Samantha Winslow

Up until minutes before the October 10 midnight deadline, the Chicago Teachers Union was prepared to strike. It looked like a repeat of its 2012 showdown with Mayor Rahm Emanuel.

Instead, a marathon bargaining session produced a tentative deal. Classes resumed October 11, as teachers mull the details of the settlement.

How can you force city leaders to confront the effects of privatization? Subcontracted bus drivers in Washington, D.C., did it through their contract campaign.

D.C. Circulator drivers who had been making $8 an hour less than their public sector counterparts came up to par after they shamed their employer for sending out unsafe buses.

On October 5, instead of setting up breakfast for thousands of college students, 750 cafeteria workers at the richest university in the world kicked off their first strike in three decades.

Harvard University’s dining hall workers are demanding a living wage of $35,000 a year, and fighting administration efforts to increase co-pays on top of already costly health insurance plans.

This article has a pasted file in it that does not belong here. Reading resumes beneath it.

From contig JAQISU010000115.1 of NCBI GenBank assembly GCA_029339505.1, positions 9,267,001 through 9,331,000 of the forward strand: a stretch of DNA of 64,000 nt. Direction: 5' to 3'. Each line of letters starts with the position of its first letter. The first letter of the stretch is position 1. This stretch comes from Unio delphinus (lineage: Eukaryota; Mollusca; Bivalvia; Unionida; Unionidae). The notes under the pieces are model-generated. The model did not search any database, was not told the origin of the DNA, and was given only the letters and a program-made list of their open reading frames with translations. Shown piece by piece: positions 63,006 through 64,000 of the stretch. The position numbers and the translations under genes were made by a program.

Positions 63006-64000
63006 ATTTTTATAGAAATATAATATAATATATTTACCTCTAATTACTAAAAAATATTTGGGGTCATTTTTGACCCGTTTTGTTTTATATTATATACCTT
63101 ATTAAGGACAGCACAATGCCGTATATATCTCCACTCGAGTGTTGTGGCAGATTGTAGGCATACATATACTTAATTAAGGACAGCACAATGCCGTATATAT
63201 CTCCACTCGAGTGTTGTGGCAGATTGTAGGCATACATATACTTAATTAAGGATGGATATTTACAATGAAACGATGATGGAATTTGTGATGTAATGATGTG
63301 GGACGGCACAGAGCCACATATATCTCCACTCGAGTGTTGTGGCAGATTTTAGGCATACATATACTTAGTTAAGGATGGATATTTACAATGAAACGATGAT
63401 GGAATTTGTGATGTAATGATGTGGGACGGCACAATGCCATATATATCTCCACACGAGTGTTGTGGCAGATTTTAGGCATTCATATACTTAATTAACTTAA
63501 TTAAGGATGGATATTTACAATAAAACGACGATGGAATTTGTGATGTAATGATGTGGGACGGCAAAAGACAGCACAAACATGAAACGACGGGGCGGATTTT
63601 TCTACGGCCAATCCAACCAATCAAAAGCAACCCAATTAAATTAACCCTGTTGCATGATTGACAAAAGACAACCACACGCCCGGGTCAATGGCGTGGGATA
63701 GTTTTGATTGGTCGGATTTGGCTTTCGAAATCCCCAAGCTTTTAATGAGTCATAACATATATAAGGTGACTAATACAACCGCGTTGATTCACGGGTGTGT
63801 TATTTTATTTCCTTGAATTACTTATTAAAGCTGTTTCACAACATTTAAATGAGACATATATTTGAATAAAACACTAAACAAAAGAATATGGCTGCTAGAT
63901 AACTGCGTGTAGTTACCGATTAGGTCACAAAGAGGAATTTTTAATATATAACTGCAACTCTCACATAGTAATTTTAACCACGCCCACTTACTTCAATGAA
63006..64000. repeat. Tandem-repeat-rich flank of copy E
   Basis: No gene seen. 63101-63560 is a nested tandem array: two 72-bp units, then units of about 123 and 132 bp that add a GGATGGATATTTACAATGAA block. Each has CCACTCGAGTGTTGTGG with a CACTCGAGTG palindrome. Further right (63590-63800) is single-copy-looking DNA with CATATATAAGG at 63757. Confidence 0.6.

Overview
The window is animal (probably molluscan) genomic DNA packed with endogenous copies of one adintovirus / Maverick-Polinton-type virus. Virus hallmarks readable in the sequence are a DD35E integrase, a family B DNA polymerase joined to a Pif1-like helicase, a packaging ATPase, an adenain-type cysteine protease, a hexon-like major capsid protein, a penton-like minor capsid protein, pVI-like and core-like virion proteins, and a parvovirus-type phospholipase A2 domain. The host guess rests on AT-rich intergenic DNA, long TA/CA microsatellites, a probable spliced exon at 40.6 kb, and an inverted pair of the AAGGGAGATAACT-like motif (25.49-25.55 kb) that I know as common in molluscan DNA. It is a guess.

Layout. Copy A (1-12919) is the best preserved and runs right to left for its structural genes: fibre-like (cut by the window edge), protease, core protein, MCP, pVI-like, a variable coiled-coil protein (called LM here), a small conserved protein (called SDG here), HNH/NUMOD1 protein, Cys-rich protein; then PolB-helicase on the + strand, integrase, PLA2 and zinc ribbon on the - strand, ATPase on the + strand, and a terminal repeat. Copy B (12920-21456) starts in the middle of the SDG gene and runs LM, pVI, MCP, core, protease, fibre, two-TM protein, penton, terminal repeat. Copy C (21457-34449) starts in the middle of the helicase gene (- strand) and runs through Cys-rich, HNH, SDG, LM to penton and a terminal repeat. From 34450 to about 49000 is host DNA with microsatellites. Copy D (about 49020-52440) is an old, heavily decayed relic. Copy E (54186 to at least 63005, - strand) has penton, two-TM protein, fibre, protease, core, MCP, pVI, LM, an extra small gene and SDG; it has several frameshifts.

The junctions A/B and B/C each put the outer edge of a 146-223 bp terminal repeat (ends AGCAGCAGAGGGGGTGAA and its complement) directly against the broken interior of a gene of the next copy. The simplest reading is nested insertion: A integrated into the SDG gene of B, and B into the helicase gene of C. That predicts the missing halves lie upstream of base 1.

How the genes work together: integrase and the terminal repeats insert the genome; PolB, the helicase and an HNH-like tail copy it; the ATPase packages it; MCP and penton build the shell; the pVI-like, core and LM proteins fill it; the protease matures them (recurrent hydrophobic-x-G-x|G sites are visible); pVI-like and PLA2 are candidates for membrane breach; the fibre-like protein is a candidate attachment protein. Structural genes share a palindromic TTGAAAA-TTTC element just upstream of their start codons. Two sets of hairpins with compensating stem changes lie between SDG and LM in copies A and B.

The school superintendent in Portland, Oregon, has resigned amid a widening scandal, after news broke that the district waited months to tell the public that drinking water at two elementary schools had tested positive for lead.

Even school employees only learned about the elevated lead levels at Creston and Rose City Park when a local newspaper ran an exposé.

As teachers gathered in Minneapolis for the American Federation of Teachers convention, the two Twin Cities teachers unions led a march to protest the recent police killing of an African American man, Philando Castile, at a traffic stop..

Teachers are drawing attention to racial disparities in suspensions and the "school-to-prison pipeline."

The Chicago Teachers Union will hold a one-day strike and citywide day of action April 1.

Hamstrung by harsh legal limits on collective bargaining, the teachers union in Milwaukee, Wisconsin, doesn’t wait to welcome new employees in.

This Shopping Is No Fun

Whether we like it or not, every December Labor Notes staffers get a firsthand look at how the new state health insurance exchanges are working.

I’ve had four different health plans in about three years here. After our old plan was discontinued with the advent of the Affordable Care Act, we had to switch to an inferior plan, bought through the exchange.

Then, two years in a row, we got a letter announcing a dramatic price hike—by 36 percent in 2015, and 28 percent this year—forcing us to scramble to change plans to keep premiums down.

Locals from both major teacher unions participated in “walk-ins” on February 17 to “reclaim our schools.”